+ Fast paced action
+ Well developed characters
Story focuses too much on moves
3.5 out of 5
Prince of Tennis Manga Review
Written by: Karthon
Echizen Ryoma is a tennis prodigy who has won many tournaments in America. His family recently moved back to Japan where he begins
to attend Sheishun Gakuen (affectionately shortened to "Seigaku"), a middle school with an extremely talented tennis team. Incredibly, he's able to make the team even though he's a freshman (no freshman has ever made the team before). There he's joined by a host of skilled team-mates as they fight together to obtain their goal of being the best in the nation.
Along the way, Echizen will have to improve his skills and face incredible adversaries. His team-mates will also have to improve their game if they want to even reach the nationals, let alone become number one in the nation. Maybe, with a bit of luck they will be able to come together, and reach their common goal. Either way, in the process, each of them will learn more about each other, themselves, and the limits they thought they had.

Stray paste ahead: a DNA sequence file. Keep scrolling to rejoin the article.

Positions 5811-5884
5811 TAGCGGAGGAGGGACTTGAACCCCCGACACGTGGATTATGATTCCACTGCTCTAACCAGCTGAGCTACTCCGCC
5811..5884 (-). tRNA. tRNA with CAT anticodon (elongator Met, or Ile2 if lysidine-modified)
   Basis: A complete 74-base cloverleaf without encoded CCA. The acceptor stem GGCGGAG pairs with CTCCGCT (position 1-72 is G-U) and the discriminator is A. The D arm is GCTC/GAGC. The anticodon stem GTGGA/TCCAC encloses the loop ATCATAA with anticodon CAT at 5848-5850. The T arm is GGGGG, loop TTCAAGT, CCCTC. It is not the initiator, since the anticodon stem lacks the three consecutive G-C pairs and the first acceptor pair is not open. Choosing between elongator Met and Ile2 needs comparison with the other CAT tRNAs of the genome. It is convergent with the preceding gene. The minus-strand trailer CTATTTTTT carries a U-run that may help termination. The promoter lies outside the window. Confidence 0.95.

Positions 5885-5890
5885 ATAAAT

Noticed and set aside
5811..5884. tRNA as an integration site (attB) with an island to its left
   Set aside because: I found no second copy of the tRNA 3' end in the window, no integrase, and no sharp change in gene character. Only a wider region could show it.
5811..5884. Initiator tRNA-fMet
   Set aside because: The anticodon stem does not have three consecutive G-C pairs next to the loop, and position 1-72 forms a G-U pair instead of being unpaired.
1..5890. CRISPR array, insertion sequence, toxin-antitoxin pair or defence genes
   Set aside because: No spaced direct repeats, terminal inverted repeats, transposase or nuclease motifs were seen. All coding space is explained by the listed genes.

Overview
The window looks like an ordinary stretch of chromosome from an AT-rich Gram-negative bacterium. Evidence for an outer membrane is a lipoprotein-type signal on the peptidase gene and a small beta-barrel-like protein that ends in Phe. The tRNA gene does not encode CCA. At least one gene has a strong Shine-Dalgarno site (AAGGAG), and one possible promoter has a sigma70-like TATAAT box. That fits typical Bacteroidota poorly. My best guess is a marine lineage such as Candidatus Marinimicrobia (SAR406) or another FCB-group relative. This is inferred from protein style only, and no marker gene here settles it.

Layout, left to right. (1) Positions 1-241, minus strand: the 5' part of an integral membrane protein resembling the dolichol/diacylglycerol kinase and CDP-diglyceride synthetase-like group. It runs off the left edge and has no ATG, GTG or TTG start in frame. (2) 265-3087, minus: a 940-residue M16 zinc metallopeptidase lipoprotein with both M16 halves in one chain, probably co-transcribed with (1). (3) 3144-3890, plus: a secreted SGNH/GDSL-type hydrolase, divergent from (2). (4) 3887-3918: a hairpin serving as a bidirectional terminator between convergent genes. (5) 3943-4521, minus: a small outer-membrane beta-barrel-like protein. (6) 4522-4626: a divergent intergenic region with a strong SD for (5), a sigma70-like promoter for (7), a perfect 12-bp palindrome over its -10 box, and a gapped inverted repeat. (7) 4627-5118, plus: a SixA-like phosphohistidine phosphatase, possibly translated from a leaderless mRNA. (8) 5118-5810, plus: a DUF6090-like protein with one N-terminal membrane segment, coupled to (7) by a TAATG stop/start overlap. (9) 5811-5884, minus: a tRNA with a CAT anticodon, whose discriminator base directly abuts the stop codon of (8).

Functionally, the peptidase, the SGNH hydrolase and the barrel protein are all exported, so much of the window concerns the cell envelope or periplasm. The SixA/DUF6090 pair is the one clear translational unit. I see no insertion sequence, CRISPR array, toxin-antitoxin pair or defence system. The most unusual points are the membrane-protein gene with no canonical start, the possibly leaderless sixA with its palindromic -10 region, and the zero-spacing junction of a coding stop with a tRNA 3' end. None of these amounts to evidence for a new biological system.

This is your prototypical Shounen sports manga -- facing adversity the protagonist will "level-up" again and again in the quest for his goal. That said I enjoyed the beginning of the series a lot. The action is fast paced and the special techniques used are cool. However as the manga has continued on the series seems to be drifting further and further its roots as a tennis manga. For example, in the earlier volumes Ryoma is shown to have an extremely powerful twist-serve, but even with that he struggles to defeat some opponents. In this struggle he shows his growth.
However as the series continues it has become more a story of "finishing techniques." Each teammate and their opponents develop a repertoire of super finishing moves which get pitted against each other continually. Tennis is no longer the focus of the series; it is merely a tool to show off ever increasing levels of "coolness." The current low-point for me is one match where Ryoma and an opponent each continue to trade service aces until the tiebreaker, simply because neither player can break the other player's "super service."
On the upside the characters are very well developed and the series still retains some of it freshness from time to time, though it has definitely lost much of its appeal over the last 25+ volumes. The art is pretty and I'll definitely read this series to the end, just for closure's sake.
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